An Alabama medical centre has stopped all IVF treatments after a court ruled that embryos are babies.

The University of Alabama at Birmingham (UAB), an academic medical centre, suspended its IVF treatments so it could consider the legal repercussions of the decision, made by the state’s supreme court.

The ruling was made in a case where a person wandered into an unlocked storage area at a fertility clinic and dropped several frozen embryos on the floor.

The court determined that failing to secure that storage area violated the state’s Wrongful Death Act – which says an unjustified or negligent act that leads to someone’s death is a civil offence – because the frozen embryos were considered human beings.

The ruling has left both IVF providers and patients unsure of how the law might be interpreted in future cases.

Some said treating the embryo as a child – rather than property – could have broader implications and call into question many of the practices of IVF.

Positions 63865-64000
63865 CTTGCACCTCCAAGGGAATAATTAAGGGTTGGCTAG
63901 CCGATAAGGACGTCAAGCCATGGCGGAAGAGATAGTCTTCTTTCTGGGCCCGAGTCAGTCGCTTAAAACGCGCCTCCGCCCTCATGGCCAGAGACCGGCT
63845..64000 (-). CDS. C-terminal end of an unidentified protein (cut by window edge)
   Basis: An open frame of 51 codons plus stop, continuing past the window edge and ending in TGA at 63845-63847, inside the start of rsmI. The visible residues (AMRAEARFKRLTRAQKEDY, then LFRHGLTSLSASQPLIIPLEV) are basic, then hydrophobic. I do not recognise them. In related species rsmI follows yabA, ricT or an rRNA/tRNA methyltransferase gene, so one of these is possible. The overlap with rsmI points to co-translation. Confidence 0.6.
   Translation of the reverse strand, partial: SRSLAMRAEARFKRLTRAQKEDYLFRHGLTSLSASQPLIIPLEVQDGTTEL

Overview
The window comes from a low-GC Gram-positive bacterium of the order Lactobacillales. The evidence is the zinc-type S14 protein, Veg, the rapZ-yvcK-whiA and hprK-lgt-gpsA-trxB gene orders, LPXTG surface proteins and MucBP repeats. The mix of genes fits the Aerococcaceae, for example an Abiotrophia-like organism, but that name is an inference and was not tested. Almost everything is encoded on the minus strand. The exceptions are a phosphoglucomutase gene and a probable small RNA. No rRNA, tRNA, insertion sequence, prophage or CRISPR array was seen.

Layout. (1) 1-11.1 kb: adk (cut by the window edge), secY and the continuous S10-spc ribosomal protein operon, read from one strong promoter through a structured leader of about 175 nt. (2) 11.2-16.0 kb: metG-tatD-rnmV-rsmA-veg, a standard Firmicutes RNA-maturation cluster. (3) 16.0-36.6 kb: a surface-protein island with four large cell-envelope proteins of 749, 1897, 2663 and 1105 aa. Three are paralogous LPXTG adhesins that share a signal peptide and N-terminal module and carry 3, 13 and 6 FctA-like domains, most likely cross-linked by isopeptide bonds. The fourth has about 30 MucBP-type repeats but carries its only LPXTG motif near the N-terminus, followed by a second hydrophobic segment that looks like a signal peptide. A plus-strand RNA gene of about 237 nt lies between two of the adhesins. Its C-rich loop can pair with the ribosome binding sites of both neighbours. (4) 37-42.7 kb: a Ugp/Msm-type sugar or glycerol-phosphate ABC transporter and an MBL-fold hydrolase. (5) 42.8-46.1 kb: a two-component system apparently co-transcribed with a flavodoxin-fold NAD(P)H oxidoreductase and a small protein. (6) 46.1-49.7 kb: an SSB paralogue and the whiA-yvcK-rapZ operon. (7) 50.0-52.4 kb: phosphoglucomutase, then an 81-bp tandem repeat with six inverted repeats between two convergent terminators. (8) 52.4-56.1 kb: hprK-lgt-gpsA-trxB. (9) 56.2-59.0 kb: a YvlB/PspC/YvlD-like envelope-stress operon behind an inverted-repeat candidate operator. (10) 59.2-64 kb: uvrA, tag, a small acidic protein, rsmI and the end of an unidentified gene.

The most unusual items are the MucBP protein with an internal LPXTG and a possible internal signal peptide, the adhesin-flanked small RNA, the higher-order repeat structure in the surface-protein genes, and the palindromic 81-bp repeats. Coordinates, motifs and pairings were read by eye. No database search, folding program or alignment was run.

“If this is now a person, will we be able to freeze embryos?” Barbara Collura, chief executive of RESOLVE: The National Infertility Association, said.

More on Alabama

Hannah Echols, a UAB spokesperson, said: “We are saddened that this will impact our patients’ attempt to have a baby through IVF, but we must evaluate the potential that our patients and our physicians could be prosecuted criminally or face punitive damages for following the standard of care for IVF treatments.”

UAB will continue to offer egg retrieval, the process of collecting eggs from one or both ovaries but will no longer fertilise eggs or develop embryos.

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Fertility treatment: The struggle for single women

The Medical Association of Alabama called on Wednesday for the state supreme court to reconsider or suspend its ruling so residents can have continued access to IVF.

“The ruling has already forced UAB, the largest healthcare system in the State of Alabama, to stop providing IVF services to Alabama couples. Others will likely do the same, leaving little to no alternatives for reproductive assistance,” the association said in a statement.

Read more:
How single women are facing IVF discrimination
Fertility treatments on the up, but not via NHS

It added that the decision “will likely lead to fewer babies – children, grandchildren, nieces, nephews, and cousins – as fertility options become limited for those who want to have a family”.

The practise of IVF involves combining sperm and eggs in a lab to create embryos, then implanting one or more of those embryos in a person’s uterus.

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